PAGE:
The weight ratio X of the ethylene-propylene random copolymer portion to the whole crystalline ethylene-propylene block copolymer was obtained by measuring the crystal fusion heat of the propylene homopolymer portion (first segment) and that of the whole crystalline ethylene-propylene block copolymer and effecting a calculation using the following equation. The crystal fusion heats were measured by differential scanning calorimetry (DSC).
X=1−(ΔH f)T/(ΔH f)P

(ΔHf)T: Fusion heat of the whole block copolymer (cal/g)

(ΔHf)P: Fusion heat of the propylene homopolymer portion (cal/g)

(3) Ethylene Content of Ethylene-Propylene Random Copolymer Portion of Crystalline Ethylene-Propylene Block Copolymer in Polypropylene Resin (C): (C2′)EP

The ethylene content (C2′)EP of the ethylene-propylene random copolymer portion of the crystalline ethylene-propylene block copolymer in a polypropylene resin (C) was determined by measuring the ethylene content (C2′)T of the whole crystalline ethylene-propylene block copolymer by infrared absorption spectrometry and effecting a calculation using the following equation:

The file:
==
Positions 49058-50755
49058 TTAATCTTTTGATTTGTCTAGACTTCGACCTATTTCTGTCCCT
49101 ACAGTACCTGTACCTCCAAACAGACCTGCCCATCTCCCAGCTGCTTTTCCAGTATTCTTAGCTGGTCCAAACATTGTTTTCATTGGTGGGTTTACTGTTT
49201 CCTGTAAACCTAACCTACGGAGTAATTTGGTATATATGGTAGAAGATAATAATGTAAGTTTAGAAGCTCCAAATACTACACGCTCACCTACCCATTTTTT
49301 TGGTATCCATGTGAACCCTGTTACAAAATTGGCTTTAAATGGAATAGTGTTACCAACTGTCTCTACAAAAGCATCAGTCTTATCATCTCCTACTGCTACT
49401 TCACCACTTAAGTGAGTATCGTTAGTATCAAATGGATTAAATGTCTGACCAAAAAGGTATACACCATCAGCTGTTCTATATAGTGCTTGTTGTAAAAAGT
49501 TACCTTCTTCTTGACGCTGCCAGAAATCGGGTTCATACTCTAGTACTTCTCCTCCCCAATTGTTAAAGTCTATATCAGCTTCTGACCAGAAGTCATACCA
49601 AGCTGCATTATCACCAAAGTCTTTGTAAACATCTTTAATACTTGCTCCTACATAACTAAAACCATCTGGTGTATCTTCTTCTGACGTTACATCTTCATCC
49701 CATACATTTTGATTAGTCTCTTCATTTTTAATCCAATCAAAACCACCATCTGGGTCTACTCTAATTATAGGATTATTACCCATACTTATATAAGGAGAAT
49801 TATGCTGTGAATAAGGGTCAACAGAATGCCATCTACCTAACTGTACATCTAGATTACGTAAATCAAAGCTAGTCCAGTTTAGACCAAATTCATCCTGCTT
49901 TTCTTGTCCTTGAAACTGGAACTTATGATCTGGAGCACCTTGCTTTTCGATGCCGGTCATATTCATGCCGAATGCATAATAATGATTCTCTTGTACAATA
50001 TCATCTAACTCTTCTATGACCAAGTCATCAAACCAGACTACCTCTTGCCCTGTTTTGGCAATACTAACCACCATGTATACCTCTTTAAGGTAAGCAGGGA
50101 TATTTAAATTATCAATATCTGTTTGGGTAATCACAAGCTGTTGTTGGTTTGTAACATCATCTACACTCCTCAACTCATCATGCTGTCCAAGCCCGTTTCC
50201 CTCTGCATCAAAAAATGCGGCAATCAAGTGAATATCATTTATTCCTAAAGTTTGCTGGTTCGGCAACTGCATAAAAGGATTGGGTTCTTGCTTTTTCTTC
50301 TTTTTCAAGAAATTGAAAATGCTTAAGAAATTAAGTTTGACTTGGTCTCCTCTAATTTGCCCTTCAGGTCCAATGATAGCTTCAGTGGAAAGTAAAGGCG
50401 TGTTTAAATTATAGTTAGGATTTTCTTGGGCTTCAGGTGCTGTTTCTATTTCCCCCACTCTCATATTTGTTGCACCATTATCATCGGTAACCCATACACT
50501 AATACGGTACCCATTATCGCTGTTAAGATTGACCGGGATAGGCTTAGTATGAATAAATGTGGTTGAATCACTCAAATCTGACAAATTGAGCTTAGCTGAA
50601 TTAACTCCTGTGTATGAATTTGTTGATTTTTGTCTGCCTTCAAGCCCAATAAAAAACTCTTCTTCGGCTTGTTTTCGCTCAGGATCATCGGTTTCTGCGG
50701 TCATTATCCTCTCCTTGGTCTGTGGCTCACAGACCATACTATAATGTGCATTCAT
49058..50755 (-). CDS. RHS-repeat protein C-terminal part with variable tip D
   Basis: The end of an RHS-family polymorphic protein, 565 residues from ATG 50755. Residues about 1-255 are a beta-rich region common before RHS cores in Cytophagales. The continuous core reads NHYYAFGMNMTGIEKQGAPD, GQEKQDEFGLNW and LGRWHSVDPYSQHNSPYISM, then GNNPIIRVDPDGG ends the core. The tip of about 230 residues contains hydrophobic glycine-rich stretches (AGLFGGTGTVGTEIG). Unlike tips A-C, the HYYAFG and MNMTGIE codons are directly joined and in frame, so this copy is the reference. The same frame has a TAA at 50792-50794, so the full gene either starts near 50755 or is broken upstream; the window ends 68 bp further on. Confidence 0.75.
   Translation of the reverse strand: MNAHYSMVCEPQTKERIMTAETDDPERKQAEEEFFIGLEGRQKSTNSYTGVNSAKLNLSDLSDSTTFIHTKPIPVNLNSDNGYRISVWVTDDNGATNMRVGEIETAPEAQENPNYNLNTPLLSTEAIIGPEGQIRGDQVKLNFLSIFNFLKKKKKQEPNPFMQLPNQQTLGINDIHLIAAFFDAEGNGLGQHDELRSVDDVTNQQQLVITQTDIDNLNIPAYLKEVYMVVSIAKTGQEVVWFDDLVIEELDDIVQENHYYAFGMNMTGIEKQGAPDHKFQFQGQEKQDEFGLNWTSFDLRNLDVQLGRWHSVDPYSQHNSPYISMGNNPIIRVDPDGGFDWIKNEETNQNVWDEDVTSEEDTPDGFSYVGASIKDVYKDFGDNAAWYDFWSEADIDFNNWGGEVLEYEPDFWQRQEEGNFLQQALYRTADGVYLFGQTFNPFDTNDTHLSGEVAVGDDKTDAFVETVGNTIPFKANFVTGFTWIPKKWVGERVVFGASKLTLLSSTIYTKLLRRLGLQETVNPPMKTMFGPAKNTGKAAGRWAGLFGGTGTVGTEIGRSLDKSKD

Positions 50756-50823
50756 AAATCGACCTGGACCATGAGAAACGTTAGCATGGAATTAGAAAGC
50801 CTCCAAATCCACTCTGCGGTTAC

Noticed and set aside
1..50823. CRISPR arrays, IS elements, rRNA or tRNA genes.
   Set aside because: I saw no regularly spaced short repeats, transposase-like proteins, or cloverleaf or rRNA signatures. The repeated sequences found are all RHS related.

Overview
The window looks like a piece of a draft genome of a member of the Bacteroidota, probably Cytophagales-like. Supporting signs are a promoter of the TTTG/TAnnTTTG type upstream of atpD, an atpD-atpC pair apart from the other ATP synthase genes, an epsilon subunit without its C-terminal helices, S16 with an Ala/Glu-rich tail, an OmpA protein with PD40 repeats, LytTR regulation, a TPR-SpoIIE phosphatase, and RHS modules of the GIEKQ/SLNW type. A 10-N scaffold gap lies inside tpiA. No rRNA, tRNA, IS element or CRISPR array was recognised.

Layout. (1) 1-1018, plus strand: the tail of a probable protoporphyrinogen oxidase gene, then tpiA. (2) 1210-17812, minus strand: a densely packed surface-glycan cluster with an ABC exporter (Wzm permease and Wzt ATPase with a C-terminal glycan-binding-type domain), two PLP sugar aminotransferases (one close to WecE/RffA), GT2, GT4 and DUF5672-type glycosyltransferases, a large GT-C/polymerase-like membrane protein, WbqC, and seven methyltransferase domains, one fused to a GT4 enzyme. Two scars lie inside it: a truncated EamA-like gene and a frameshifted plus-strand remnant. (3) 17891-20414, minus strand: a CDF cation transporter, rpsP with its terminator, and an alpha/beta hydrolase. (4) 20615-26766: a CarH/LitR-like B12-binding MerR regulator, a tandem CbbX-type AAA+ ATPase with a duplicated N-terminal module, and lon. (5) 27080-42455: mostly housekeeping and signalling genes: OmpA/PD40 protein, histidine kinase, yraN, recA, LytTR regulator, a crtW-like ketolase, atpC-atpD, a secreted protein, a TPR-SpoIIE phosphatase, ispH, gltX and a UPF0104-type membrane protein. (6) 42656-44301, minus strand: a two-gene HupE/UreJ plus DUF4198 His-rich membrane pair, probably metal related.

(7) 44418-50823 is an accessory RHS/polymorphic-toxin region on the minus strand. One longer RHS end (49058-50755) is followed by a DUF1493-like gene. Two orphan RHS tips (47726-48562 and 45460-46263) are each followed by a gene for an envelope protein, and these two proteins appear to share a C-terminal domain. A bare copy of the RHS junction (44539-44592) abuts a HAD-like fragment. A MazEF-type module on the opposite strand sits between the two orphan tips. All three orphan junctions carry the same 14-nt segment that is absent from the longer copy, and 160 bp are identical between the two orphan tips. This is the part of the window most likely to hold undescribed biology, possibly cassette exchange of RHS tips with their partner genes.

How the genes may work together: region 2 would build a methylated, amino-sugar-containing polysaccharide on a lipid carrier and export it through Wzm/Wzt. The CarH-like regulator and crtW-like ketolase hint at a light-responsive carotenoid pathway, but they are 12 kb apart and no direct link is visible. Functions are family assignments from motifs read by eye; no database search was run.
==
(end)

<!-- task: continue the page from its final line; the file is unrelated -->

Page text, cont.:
(C 2′)EP=(C 2′)T /X
wherein

(C2′)T: the ethylene content (wt %) of the whole block copolymer,

(C2′)EP: the ethylene content (wt %) of ethylene-propylene random copolymer portion, and

X=the weight ratio of the ethylene-propylene random copolymer portion to the crystalline ethylene-propylene block copolymer.

(4) Ethylene Content (% by Weight) of Propylene-Ethylene Random Copolymer Portion (A)

The ethylene content of the propylene-ethylene random copolymer portion was determined by infrared spectrometry using the method disclosed from page 616 of “Polymer Handbook” (published in 1995 by Kinokuniya Co., Ltd.).

(5) Melt Flow Rate (MFR, Unit: g/10 min)

The melt flow rate was measured, unless otherwise stated, at a temperature of 230° C. under a load of 2.16 kgf according to the method provided in JIS K6758.